Thursday, March 10, 2011

City Promises School Zone Lights 2 Years after 6-Year-Old Hit on Way to Class

Samantha Myers, 9, holds a sign on Ashby Avenue in Berkeley during a student and parent rally to protest the city's delay in installing flashing school zone lights more than two years after a 6-year-old girl was hit by a car and seriously injured there. (Photo by Doug Oakley)

By Doug Oakley
Staff Writer
Bay Area News Group East Bay
Parents and students at Malcolm X Elementary School in Berkeley lined Ashby Avenue Wednesday to protest the city's two-year delay in erecting flashing warning lights after a 6 -year old girl was hit by a car there in 2009.
Laura Todaro, a parent of a second grader at Malcolm X Elementary School in Berkeley holds a sign Wednesday to try and get drivers on Ashby Avenue to slow down where kids cross the street on their way to school. (Photo by Doug Oakley)

Gopal Dayaneni holds a sign during a parent and student rally at Malcolm X Elementary School in Berkeley on March 10. (Photo by Doug Oakley)

The girl, who had a fractured skull, broken clavicle and a bruised lung when she was hit at the corner of Ashby and Ellis streets, recovered, but parents say the intersection is just as dangerous as ever and the city is to blame.
"At that time, the city, Caltrans and the school district promised changes, but little to nothing has happened," said Gopal Dayaneni, a member of the school's traffic safety committee.
"Lots of kids had been hit or had near misses before 2009, but that's when everyone mobilized."
Farid Javandel, Berkeley Transportation Manager, said with Caltrans approval, the city hopes to make improvements to slow cars down by the time school opens again in September. Those improvements will cost $54,000 and include a button-operated flashing sign at Ashby and Ellis streets that alerts drivers to a pedestrian getting ready to cross; separate flashing lights on both sides of Ashby notifying drivers they are in a school zone; repainted crosswalks and a string of painted triangles on the pavement in both directions that tells drivers a crosswalk is ahead.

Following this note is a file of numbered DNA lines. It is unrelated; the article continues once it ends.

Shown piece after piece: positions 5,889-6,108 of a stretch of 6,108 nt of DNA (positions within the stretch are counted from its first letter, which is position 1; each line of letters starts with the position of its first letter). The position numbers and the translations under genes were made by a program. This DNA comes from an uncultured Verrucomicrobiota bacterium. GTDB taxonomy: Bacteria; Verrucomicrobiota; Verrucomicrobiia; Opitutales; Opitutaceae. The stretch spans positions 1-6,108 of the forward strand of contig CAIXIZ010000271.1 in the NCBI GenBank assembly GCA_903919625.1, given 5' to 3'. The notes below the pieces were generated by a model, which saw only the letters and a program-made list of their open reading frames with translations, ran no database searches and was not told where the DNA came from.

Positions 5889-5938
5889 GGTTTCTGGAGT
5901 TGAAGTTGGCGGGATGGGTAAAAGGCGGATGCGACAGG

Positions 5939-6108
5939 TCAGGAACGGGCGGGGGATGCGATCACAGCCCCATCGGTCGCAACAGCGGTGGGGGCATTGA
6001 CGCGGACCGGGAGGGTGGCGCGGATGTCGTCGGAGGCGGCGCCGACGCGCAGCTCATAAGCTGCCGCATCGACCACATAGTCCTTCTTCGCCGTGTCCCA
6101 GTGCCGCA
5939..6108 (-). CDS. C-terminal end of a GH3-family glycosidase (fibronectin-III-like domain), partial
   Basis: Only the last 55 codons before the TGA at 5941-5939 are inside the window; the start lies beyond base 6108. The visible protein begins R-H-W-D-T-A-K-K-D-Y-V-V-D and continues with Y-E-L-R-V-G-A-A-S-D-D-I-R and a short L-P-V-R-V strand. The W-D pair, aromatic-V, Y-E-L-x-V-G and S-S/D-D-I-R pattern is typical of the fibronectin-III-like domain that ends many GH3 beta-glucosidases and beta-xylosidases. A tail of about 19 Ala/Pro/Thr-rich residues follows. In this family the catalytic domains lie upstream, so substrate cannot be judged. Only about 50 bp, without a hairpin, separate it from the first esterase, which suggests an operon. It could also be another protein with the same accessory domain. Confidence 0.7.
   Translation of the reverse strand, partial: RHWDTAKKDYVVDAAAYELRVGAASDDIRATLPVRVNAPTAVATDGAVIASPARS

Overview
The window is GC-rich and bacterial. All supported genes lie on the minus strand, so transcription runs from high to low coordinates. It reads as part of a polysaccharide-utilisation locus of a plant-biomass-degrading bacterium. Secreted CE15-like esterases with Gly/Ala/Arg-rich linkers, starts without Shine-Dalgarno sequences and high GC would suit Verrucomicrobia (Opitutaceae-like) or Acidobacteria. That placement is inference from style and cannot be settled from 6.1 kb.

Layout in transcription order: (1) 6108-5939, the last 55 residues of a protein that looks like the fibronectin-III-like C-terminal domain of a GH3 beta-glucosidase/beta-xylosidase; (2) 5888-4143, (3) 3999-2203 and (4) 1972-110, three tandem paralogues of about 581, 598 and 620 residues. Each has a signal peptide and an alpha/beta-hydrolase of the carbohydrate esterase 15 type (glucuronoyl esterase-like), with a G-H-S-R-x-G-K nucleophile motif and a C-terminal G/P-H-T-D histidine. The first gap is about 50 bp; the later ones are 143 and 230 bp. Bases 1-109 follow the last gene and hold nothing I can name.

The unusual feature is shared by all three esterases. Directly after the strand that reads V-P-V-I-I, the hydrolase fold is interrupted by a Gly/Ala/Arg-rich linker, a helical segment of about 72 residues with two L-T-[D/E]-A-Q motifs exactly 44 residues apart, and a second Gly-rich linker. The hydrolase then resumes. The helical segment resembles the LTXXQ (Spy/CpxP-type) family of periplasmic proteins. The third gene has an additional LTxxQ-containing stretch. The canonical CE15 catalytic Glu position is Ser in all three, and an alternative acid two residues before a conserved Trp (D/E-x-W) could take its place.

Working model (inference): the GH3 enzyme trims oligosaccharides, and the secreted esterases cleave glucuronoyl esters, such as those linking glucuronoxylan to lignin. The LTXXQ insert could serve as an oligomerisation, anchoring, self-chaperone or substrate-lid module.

Javandel said he submitted the application for the improvements to Ashby, which is a state highway, to Caltrans March 1 and hopes to have approval in mid April.
Why has it taken two years for the city to even submit the application?
"It's a matter of our workload," Javandel said. "We have other locations where people are getting hit, so we have to work on all those projects. In a vacuum, we should have been able to do this project right away. But when it's competing against other projects where we have money that may have to be given back and the city stands to lose millions because we haven't completed the project, we have to complete those other projects first."
Javandel indicated the improvements at Ashby and Ellis streets might have taken longer had it not been for parents at the school making a lot of noise.
"This one is fairly sensitive and we figured it was getting delayed too long so we decided to submit the application separately instead of waiting and bundling it together with other applications," Javandel said.
While standing on Ashby Avenue holding a sign, Gopal said "we'd like people driving to slow down in school zones, but more importantly, we'd like the city and Caltrans to slow them down, that's their job."
Javandel agreed it is his job, but "all the engineering in the world can't guarantee safety. When I review crash reports where someone is injured or killed, the most frustrating thing is when its human error and there is no engineering answer." Frank Cruz, the father of 5-year-old Zachary Cruise who was killed in a crosswalk on Feb. 27, 2009 at Derby and Warring Streets, told Malcolm X parents on Wednesday that the death of his child was due to poor engineering and human error.
He called on the city to hold a forum on pedestrian safety and take "immediate action on problematic traffic engineering here at Malcolm X and at Derby and Warring streets."
"My son knew the importance of safe walking, but that didn't protect him the day he lost his life because of a driver who didn't slow down," Cruz said.
"My son was hit and killed by a driver who rolled a poorly marked stop sign, through a poorly engineered intersection. He was in the crosswalk, holding hands, escorted by a grown-up when he lost his life." Cruz said just before his son was killed, he and his wife were planning Zachary's sixth birthday.
"Instead of a birthday party, my wife and I suddenly had to plan our son's funeral."
Doug Oakley covers Berkeley. Contact him at 510-843-1408. Follow him at

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